For reasons that are probably pretty obvious, Homeland has changed the title of episode 11 to 'In Memoriam' – which, though far more generic sounding, was arguably the right choice for more than fear of ruffling a few feathers. The title actually works well, as the episode wound up being a good reminder of the emotional history so many characters have been burdened with since the series began.
While the penultimate episode of season 2 still has to bat cleanup, spending the better part of the first half completing the less-than-great plot elements of last week's 'Broken Hearts' (but, as mentioned in that review, there are plenty of superb character moments from the actors that can help carry the audience through – it manages to right itself and build to a surprising and welcome emotional climax after the death of Abu Nazir (Navid Negahban). Before that, however, 'In Memoriam' still has to wind down from the cliffhanger last week ended with.
That means throwing in a few silly potboiler moments like Carrie (Claire Danes) chasing a shadowy figure through a darkened mill with a pipe, and later being chased by the terrorist (slasher movie style) after he kills the soldier who helps uncover Nazir's secret nest. Still, it's balanced out by a few fantastic moments like the botched interrogation of Roya (Zuleikha Robinson), where the former journalist hooks Carrie with an all too familiar story, only to explode with rage and illustrate just how little anyone knows of her true motivations. Then there is Carrie acting against Quinn's (Rupert Friend) orders on a hunch, only to find out she was right about Nazir still being in the mill.
What it all builds up to is something far more satisfying than simply the death of the bad guy. Nazir being killed allows Homeland the opportunity to move forward, and it gives the characters a chance to focus on what the show does best – which is illustrate the emotional impact all this searching and killing and lying has on these characters. This is made especially clear by how effective the scenes of the still-sequestered Brody clan are, which are highlighted by the sad, but brutally straightforward outburst from Dana (Morgan Saylor). But much of the Nazir plot was summed up best by Brody's (Damian Lewis) tearful reaction to the news of Nazir's demise – which we can only imagine is a bittersweet combination of relief and sorrow, and a whole host of other emotions.
Most importantly, though, the death of Nazir works best in tandem with the death of Walden (Jamey Sheridan). In effect, it delivers Brody from his would-be puppet masters. As the immediate ordeal appears to be winding down, Brody's given the chance to address how messed up he really is with the one person he should have addressed it with from the get go. Watching Brody and Jessica (Morena Baccarin) come to a quiet end of their marriage, and seeing as they acknowledge it was probably headed there prior to his 8 years in captivity, may be one of the dramatic highlights of season 2. Especially as Brody comes within seconds of revealing his involvement in a terrorist plot, and Jessica cuts him off, telling her soon-to-be ex that it simply isn't her job to want to know these details any longer. Besides, there's someone out there who knows everything about Brody, and accepts these things about him, which is why he "must really love her." It's as heavy and tragic a line as has ever been spoken on the show.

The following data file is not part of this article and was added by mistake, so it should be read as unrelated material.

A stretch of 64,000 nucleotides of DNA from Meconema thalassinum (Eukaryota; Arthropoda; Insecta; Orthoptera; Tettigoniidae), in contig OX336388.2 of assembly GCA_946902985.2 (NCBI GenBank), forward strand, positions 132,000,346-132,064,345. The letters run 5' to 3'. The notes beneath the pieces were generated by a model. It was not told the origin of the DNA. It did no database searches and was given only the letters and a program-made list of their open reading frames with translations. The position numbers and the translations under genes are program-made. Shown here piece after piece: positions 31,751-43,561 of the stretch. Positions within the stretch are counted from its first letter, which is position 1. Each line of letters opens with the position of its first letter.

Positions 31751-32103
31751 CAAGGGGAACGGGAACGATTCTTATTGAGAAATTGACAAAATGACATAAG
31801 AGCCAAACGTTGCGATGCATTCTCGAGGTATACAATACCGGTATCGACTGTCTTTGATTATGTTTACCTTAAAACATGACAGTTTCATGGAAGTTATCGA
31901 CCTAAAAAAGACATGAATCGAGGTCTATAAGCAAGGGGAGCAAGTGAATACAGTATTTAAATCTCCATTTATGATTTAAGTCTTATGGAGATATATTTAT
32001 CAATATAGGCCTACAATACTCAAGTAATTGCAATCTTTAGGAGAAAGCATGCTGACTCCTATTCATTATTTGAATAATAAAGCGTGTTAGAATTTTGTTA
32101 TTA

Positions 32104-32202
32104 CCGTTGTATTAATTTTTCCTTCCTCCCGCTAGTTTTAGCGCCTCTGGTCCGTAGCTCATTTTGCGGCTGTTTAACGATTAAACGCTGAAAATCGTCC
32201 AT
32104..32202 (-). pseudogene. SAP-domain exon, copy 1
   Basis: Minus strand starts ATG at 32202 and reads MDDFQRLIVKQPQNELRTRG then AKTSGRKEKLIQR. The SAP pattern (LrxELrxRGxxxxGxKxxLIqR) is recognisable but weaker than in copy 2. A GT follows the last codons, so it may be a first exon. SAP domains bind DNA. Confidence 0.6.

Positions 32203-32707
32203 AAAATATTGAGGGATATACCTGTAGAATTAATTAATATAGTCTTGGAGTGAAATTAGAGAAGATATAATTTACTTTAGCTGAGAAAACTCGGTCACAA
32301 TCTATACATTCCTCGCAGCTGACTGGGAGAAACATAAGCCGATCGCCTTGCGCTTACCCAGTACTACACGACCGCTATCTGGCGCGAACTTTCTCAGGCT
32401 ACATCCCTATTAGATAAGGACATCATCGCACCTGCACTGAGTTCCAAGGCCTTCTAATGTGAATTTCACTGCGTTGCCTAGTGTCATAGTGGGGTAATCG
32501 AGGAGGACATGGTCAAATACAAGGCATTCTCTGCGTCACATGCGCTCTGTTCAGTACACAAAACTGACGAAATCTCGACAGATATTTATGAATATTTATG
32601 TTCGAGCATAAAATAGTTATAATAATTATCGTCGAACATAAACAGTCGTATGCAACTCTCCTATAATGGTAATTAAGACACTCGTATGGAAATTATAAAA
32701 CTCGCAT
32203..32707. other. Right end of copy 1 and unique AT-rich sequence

It seems as though Homeland has effectively managed to strip away the characters it no longer has use for, which makes the question of Brody's survival in the season finale seem all the more intriguing. While the writers haven't completely closed the door on Jessica, Chris (Jackson Pace), Dana and Mike (Diego Klattenhoff), it's easy to see the series moving ahead without any of them or even Brody for that matter. Estes (David Harewood) makes it clear to Quinn that the assassination of Brody is still on, but it certainly won't be that straightforward, will it? It's an interesting and exciting thought, but we'll have to wait until next week to find out.
Various other items:
- Saul (Mandy Patinkin) vs. the polygraph tech and Saul vs. Estes (David Harewood) are some the best scenes in the episode. Estes' plan to get Saul out of the CIA is a cunning maneuver that uses the death of Aileen Morgan (Marin Ireland) in a smart, satisfying way.
- During the polygraph, Saul's response to the question of his nickname being "The Bear" is hilarious.
- Poor Danny Galvez (Hrach Titizian) miraculously comes back from being shot, only to have Carrie briefly believe him to be Nazir's wheelman.
Homeland will conclude season 2 next Sunday with 'The Choice' @10pm on Showtime. Take a look at a preview for the episode below: